cover image General George Washington

General George Washington

Edward G. Lengel, . . Random, $29.95 (450pp) ISBN 978-1-4000-6081-8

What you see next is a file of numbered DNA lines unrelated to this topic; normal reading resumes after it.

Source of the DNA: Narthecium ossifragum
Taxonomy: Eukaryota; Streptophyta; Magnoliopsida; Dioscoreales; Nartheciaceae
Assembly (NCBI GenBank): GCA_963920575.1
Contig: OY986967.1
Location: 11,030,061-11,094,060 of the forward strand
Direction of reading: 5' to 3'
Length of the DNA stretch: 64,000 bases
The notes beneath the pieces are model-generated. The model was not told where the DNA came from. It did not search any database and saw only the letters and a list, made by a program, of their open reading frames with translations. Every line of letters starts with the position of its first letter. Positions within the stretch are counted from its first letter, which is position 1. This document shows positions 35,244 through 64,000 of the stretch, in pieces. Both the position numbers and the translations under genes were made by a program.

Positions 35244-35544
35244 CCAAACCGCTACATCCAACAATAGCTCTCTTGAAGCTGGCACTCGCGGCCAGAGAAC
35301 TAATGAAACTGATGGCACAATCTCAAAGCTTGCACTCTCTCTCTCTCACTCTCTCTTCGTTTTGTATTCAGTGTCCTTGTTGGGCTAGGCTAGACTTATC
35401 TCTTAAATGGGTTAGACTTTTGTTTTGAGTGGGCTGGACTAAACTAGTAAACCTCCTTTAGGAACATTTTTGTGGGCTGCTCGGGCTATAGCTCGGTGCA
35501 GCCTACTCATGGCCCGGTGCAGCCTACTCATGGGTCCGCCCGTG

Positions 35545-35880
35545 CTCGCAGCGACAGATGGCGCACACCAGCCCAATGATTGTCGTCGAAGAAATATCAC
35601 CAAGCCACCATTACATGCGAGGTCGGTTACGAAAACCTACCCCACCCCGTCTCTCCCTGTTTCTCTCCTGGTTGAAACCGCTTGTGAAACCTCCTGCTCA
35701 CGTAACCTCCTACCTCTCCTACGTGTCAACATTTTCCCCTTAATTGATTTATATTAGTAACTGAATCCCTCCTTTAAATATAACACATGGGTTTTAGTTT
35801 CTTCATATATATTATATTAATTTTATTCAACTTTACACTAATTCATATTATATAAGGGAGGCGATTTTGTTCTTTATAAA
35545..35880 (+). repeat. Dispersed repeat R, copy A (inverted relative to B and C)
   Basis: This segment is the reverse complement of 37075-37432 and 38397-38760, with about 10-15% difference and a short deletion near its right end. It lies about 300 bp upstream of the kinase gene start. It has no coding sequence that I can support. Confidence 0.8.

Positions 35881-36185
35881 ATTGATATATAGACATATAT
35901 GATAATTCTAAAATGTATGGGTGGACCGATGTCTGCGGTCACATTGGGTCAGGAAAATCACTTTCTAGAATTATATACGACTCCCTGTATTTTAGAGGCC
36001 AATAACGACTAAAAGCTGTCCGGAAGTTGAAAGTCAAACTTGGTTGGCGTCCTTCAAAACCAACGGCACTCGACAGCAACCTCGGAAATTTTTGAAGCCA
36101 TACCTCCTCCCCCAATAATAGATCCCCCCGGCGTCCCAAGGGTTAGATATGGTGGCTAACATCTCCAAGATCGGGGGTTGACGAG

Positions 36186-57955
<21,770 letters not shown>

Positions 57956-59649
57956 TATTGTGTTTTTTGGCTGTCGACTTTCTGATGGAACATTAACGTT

Lengel's Washington is the archetypal American soldier—an amateur citizen in arms who struggles to learn an unfamiliar and demanding craft on the job—one who is at the opposite pole from the paragon described in Douglas Southall Freeman's seven-volume biography. A military historian and associate editor of Washington's papers, Lengel presents a Washington who was not a creative military thinker, who made no contributions to the theory of war and who conducted his operations, Lengel argues, conventionally and unreflectively. He lacked an eye for defensive positions and could be dangerously rash in attack. More serious, Lengel finds, was Washington's consistent overestimation of the fighting power of his own forces relative to the British. But though Washington was no more than a competent soldier, he excelled as a war leader. Lengel praises his strategic vision, and his perception of America as a nation of free people with a collective destiny, as well as his bravery in battle, loyalty to his subordinates, indefatigability in his administration at all levels and his concern for the welfare of his troops. Lengel also shows Washington as a superb politician, whose relations with civilian authorities were almost uniformly good, and who was dedicated to the cause of independence. For Lengel, Washington's character inspired the trust necessary for any successful revolution. This outstanding work does that character justice. (June 7)